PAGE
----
When designing fire safety in buildings, an understanding of fire safety objectives, the means of fire protection and the general concepts of evacuation safety will be required. The various means of designing building components, their installation and other protection measures will be complementary and key in achieving the fire safety objectives. This is the basis of the design solutions included in the fire website and applicable to all buildings. These topics are described further in the following sections.

How fire safety objectives link to design and fire management strategies (Technical level 1)

This diagram provides an example of how fire safety objectives link to design and fire management strategies, including building components, active and passive protection. National performance or threshold requirements can be introduced for various stages, the most commonly adopted are indicated below. In addition countries will regulate fire containment and suppression requirements.

Fire safety objectives

In European countries, the overarching principles forming the basis of fire safety regulations (both prescriptive and performance-based codes) of buildings are as follows:

  • Occupants shall be able to leave the buildings or be rescued
  • The safety of rescue teams shall be taken into account
  • Load-bearing structures shall resist fire for the required minimum duration of time
  • The generation and spread of fire and smoke shall be limited
  • The spread of fire to neighbouring buildings shall be limited.

Note that the rescue of occupants may not always be a regulatory issue in all countries.

These principles have been formulated in order to be able to fulfil the following objectives:

  • Safety of life
    • Safety of occupants
    • Safety of rescue teams
  • Loss prevention
    • Structures of building
    • Contents of building
    • Uninterrupted operation
    • Public image
  • Environmental protection
    • Release of hazardous substances

Note that national regulations may concern only the first of these objectives, safety of life. In this regard the type of occupancy is of vital importance. It is used to determine the risk profile and forms the basis for the fire safety strategy for a building, bearing in mind that different occupancy types can be present within the same building.

Occupancy categories (Technical level 1)

Generally buildings are categorised in the following main occupancy types, also considering the use of the building:

  • Single occupancy – a building containing a single occupancy and type of use (e.g. residential accommodation)
  • Multi-occupancy – a building containing more than one occupancy and generally one type of use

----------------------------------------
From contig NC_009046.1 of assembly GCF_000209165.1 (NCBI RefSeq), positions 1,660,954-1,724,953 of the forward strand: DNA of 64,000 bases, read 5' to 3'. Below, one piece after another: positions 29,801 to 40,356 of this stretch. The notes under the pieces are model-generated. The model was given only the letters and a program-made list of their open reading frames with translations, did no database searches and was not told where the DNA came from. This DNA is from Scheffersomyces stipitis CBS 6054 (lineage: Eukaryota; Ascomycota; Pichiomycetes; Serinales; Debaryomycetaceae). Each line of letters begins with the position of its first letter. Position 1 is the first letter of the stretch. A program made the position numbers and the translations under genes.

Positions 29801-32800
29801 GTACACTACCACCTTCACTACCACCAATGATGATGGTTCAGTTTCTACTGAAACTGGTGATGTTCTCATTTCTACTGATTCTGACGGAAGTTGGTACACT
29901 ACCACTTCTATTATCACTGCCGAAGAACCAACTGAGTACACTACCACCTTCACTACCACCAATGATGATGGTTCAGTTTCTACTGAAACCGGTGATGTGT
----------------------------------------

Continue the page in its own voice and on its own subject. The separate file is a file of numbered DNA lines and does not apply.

• Mixed-use building – at least one other type of non-residential occupancy (e.g. shop)

The occupancy characteristics take into account whether occupants are likely to be familiar or unfamiliar with the building and whether they are likely to be awake or asleep.

A Occupants who are awake and familiar with the building Office and industrial premises
B Occupants who are awake and unfamiliar with the building Shops, exhibitions, museums, leisure centres, other assembly buildings, etc.
C Occupants who are likely to be asleep
Ci Long-term individual occupancy Individual flats without 24h maintenance and management control on site
Cii Long-term managed occupancy Serviced flats, halls of residence, sleeping areas of boarding schools
Ciii Short-term occupancy Hotels
D Occupants receiving medical care Hospitals, residential care facilities

Table 1: Occupancy characteristic categories for different types of buildings
(Source: BS 9999:2017)

The different levels (concepts, objectives, strategies, systems and components) of establishing fire safety are illustrated in Figure 3.

Achieving absolute safety is impossible, regardless of the construction materials and systems involved. The level of acceptance must be quantified by the authorities or, with regard to financial losses, with the owner or the insurance companies.

These objectives can be achieved with different fire safety strategies that take into account the type and use of the building. Fire safety strategies consist of comprehensive structural (passive), technical (active) and organisational measures to achieve the predefined fire safety objectives and acceptance criteria.

The most efficient fire safety concept is arrived at by combining different options. The criteria for the evaluation of different options that fulfil the predefined fire safety objectives at the same level are the total cost of fire safety measures and further aspects such as flexibility, limitation of use, architectural design etc.

Different types of strategies are employed to meet these objectives. Tools available for use to prove/demonstrate the function of a building in the case of fire are briefly described in Figure 3.

Figure 3: Fire safety from concepts to components.

Means of fire protection and evacuation safety

This site provides detailed design information on passive fire protection by providing guidance on the load-bearing and separating functions of timber structures under standard fire exposure, and by providing information on the effects of fire loads. However, active means of fire protection are also essential in fulfilling fire safety objectives, especially concerning the safety of life. The main means of passive and active protection are summarised in the following.